Blogging

A year or so ago a client asked me to help a friend who had started managing an artist from a remote island in the Atlantic.

The material was good but it wasn’t at all mainstream – in fact it’s very niche.

The task of getting attention for this artist through any traditional means was going to be difficult.

However, the genre of music did have a name, a following and one internationally acclaimed artist from 20-30 years previously, as well as a handful of other acts that people had heard of.

And there was no website covering the genre.

And a domain name that matched the genre was available.

I advised the manager to build a website all about the genre, to leverage the global interest in the older artist, perhaps even make the defining compilation for the genre and put her new artist on there.

But, the key was to build a web presence that was all about that genre and seamlessly weave her new artist into it. Not in a sly way but because he deserved recognition. And to make that website THE destination for anyone wanting to know about that genre.

We looked at what people were searching for on Google and saw that there was interest and this site / blog would definitely get traffic and readers.

There was a need for this information and this site and this was a massive opportunity to focus attention on the genre and then her new artist.

However, this is not a fast process. But then, building a presence as a DIY musician takes time.

In the end I think the manager ignored the advice and has tried a traditional approach – with no success!

The point is that blogging for musicians doesn’t need to be just about you and your music. Building a site that focuses on something else – your genre, or local scene or some other random connected interest – can really focus people on you.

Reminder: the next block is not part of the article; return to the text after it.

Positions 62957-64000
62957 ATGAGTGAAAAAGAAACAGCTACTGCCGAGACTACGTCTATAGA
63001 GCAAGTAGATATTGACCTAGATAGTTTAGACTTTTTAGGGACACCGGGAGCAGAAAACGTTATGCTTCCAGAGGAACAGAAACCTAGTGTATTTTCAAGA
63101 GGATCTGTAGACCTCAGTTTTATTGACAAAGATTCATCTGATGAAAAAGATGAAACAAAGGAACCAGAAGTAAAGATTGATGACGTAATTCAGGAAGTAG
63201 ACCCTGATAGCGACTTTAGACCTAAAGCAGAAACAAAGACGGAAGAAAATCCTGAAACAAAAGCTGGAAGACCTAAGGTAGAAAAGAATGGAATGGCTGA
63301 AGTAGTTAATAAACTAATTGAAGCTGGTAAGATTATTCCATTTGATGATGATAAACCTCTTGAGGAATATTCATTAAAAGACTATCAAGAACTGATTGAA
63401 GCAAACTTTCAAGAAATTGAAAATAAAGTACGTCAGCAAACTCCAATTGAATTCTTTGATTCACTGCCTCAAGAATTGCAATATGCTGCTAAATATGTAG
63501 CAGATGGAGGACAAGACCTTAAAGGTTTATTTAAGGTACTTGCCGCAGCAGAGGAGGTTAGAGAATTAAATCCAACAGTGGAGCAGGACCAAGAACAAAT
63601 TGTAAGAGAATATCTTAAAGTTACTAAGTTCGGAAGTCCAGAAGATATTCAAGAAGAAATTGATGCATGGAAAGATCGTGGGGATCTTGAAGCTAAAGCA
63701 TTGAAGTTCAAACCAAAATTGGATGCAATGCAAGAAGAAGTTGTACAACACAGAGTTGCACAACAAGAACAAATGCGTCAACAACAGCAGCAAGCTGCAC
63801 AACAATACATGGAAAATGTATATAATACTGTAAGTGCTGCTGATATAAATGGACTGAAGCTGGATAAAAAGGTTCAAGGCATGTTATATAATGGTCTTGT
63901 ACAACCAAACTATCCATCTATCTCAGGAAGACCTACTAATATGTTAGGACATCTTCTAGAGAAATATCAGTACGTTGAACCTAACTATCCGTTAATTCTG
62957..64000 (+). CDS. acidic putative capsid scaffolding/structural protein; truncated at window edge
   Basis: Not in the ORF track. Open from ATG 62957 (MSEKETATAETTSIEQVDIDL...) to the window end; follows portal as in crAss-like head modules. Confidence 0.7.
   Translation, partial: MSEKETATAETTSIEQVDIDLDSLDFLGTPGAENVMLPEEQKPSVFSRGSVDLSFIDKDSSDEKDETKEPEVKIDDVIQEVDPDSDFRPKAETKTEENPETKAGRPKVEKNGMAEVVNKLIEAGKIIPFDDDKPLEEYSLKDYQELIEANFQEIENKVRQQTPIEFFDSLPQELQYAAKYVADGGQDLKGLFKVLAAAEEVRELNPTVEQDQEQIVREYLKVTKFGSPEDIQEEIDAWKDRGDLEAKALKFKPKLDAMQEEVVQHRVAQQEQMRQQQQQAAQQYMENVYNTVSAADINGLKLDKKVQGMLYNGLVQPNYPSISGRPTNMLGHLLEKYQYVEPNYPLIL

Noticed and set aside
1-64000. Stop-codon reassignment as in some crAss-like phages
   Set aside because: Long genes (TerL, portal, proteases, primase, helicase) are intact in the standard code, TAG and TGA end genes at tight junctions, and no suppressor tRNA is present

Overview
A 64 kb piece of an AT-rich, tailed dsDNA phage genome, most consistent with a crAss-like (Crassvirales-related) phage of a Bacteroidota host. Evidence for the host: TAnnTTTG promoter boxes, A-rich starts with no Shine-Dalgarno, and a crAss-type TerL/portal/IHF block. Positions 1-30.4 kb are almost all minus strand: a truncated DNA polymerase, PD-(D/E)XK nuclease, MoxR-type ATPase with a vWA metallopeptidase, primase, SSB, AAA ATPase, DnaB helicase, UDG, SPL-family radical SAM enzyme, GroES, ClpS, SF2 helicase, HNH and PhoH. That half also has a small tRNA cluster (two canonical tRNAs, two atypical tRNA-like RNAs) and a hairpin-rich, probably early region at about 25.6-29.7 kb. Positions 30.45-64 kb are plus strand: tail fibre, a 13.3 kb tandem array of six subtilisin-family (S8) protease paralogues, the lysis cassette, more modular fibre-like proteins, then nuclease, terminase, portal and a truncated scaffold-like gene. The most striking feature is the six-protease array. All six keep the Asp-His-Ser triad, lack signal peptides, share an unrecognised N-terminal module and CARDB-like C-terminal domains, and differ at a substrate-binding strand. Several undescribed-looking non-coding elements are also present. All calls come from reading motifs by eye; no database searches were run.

If that happens and your music is there to be discovered and it’s good, you will get results.

I know people will read this and dismiss it, thinking that it’s nonsense to spend time and effort building something that’s not directly about them and their music. And somehow, it’s not what musicians do, or it’s ‘cheating’.

But they’ll miss the point.

Building interest in your music as a DIY musician is (for 99% of artists) very hard and takes a very long time. These days the artist development that you go through can be done in public on a website as you get to where you’re going. Take fans on that journey with you.

Building a scene (offline works too) around what you do can be part of that process and can build very solid foundations for you and your band, and others in your niche / genre.

It’s not something that everyone should do, but it is worth considering.

This post came about because of this on Hypebot yesterday.

But really read these two articles that it refers back to:

5 reasons you should be blogging.

How to blog to expand your audience – This is the one to digest!

 

 

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